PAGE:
So now you’ve decided that your firm needs to scout for new technologies – in self-defense if nothing else. Where do you start? The figure below shows the basic elements of a technology scouting program.
First, you must determine precisely what you want this scouting effort to achieve. And, as we’ve said, this often comes under the general heading of finding opportunities and identifying threats. In this effort, do not fail to consider the possible societal responses to new technology (Monsanto and Unilever, to name just two, now wish that they had more carefully considered the potential societal resistance in Europe to genetically modified crops).
Next comes the scouting plan which details the various roles and responsibilities of those in the group. Who will be responsible for which sets of technologies? While the focus is clearly on emerging technologies, be careful to ensure a proper alignment between scouting activities and corporate goals and objectives. To what extent will you manage this effort with in-house resources and will there be a need to go outside the organization for additional expertise? And, as shown, it is often just as important to be aware of what is not happening in the environment as what is happening.
Third, a complete listing of data sources – both secondary and primary – to support the effort must then be developed. Obviously it is less costly to comb through previously published materials, but figure on obtaining the real nuggets from discussions with other people – internal and external. There is a skill to doing this. And don’t fall into the trap of assuming that patent searches will completely reveal the technological landscape.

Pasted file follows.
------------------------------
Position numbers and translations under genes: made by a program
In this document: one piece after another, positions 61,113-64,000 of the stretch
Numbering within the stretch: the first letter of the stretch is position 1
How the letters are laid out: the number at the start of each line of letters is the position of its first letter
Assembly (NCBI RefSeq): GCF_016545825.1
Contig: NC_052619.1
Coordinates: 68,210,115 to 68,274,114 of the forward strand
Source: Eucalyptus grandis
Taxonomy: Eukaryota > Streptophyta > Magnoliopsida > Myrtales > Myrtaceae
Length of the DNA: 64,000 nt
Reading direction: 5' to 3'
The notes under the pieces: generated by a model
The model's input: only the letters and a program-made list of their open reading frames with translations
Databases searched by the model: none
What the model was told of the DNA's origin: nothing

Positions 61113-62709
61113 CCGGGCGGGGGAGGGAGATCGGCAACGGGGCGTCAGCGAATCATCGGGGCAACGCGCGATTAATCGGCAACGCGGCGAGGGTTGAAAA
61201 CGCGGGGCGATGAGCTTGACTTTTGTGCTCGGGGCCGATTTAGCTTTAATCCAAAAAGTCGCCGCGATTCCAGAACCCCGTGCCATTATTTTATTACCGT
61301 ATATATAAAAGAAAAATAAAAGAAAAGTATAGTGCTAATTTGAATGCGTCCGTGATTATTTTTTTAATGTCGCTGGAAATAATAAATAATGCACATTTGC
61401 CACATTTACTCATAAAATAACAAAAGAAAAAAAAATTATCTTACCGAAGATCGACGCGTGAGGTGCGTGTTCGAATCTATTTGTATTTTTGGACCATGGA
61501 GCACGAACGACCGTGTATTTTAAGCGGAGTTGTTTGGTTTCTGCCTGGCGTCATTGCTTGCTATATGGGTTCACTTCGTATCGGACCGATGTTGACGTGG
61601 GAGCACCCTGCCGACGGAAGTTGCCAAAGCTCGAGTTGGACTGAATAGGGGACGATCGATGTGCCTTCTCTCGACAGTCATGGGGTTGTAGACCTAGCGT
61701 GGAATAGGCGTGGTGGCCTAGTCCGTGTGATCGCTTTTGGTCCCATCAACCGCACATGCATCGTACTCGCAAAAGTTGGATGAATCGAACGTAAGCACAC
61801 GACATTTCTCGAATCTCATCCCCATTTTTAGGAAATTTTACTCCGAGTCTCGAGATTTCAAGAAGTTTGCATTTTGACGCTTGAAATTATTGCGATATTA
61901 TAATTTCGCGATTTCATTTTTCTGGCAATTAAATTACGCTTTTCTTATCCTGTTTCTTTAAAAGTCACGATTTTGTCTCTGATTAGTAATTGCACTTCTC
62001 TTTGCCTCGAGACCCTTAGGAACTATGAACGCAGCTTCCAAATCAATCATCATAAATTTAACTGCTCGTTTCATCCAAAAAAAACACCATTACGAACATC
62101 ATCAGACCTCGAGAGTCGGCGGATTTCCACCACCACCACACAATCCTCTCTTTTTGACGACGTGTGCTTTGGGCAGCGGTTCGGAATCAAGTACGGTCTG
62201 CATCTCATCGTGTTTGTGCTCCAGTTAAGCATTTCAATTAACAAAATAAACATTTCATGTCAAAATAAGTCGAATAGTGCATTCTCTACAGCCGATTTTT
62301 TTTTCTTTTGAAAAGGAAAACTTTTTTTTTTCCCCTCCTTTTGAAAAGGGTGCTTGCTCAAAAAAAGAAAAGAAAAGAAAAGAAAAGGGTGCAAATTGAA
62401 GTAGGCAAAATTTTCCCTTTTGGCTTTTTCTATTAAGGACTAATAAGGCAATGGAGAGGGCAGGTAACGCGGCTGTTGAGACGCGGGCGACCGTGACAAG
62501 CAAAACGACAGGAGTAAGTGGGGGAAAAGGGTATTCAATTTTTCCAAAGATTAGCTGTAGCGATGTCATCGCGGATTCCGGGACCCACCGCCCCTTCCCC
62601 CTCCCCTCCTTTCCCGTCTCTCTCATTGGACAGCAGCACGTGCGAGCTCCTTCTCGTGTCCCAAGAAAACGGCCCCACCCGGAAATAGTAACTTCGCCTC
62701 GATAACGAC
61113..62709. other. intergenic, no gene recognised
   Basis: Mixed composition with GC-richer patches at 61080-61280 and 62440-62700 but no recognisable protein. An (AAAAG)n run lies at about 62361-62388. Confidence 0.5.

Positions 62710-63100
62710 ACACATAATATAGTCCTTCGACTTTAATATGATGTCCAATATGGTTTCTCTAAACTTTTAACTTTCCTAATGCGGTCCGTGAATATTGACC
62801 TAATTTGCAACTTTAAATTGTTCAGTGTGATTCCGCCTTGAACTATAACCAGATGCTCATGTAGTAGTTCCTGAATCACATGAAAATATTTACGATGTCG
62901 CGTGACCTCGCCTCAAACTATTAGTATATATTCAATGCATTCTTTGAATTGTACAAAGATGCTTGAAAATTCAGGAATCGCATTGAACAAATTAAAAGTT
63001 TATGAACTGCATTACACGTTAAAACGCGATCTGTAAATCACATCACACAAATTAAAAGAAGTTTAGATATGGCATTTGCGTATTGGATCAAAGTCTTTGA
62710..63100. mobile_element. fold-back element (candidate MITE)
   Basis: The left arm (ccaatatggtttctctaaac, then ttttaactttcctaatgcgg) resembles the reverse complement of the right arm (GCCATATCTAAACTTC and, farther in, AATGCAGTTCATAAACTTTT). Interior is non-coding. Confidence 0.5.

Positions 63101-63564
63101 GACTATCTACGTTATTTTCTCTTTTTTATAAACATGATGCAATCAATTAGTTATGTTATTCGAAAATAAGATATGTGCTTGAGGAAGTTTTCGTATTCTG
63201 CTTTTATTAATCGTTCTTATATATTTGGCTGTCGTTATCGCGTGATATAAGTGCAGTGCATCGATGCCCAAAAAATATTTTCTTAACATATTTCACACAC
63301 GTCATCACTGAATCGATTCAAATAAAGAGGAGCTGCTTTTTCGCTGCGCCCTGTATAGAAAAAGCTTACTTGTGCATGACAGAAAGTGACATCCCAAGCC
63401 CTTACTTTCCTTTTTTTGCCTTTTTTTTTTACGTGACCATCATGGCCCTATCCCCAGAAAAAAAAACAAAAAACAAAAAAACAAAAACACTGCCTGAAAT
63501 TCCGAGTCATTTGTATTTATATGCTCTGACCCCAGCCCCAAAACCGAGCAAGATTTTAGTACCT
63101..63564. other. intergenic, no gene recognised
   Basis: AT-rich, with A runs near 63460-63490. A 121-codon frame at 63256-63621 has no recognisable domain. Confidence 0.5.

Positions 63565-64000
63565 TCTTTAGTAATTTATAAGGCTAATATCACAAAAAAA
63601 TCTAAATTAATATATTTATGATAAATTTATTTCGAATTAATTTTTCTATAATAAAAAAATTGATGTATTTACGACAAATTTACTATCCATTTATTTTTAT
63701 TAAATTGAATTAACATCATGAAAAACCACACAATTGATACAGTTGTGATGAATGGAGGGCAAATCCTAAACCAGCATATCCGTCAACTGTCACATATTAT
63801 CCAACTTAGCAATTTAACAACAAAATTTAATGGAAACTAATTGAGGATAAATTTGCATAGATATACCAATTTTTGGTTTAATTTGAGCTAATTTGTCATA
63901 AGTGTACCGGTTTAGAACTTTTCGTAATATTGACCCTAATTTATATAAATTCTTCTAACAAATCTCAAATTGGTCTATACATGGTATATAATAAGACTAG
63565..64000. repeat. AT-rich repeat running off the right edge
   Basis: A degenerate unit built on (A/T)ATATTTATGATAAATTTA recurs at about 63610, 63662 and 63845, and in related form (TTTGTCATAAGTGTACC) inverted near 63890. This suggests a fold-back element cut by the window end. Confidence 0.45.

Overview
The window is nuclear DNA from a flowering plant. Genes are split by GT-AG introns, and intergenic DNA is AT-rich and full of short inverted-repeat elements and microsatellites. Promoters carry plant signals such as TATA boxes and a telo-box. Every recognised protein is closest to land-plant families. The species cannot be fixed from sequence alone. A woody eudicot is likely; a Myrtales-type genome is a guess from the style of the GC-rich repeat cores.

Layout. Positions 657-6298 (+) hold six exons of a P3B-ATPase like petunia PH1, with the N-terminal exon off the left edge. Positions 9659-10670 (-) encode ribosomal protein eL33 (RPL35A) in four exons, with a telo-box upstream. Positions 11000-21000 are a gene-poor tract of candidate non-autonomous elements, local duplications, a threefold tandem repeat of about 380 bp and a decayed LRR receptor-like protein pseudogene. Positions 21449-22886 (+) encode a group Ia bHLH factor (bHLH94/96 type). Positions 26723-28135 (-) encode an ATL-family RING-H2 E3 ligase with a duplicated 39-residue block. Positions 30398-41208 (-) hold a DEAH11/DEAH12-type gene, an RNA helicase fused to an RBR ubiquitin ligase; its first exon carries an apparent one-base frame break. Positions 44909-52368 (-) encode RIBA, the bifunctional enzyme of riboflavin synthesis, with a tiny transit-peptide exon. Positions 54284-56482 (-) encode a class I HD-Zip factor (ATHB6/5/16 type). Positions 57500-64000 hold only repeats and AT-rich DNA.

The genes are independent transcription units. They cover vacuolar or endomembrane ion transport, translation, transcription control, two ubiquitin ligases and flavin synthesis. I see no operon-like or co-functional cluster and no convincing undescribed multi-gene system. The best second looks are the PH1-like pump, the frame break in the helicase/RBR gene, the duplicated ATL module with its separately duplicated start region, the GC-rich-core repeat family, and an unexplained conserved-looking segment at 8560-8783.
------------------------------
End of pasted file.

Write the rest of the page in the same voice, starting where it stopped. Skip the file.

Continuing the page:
Fourth, consider the methods of observation that you expect to employ. Although the three categories of surveillance are often used interchangeably, I regard scanning as a broad look at the technological landscape to identify areas for more detailed study, monitoring as a continuous look at a specific field or technology to identify new developments of interest, and tracking as a detailed look at advancements in a specific technology or technological approach. Often, tracking provides the time series data that you will use to conduct a trend analysis (such as Moore’s Law, for example).
Finally, not to be overlooked are the mechanisms that you will use to convey the results of your scouting activities to senior management and other decision makers. There are roles for both reports and alerts that the group may issue as well as monitoring databases that may be accessed by employees when they need information on a topic. But then, the really hard work begins – due diligence on the target technologies of interest and assessing the strategic and operational fit will be critical to moving forward and must not be taken lightly. But, if done well, the benefits can be enormous.
Ready to get started? Emerging technologies are everywhere and only a systematic effort will help ensure that you keep abreast of those of most interest to you. If you need help, contact me at Rich@TEMI.us.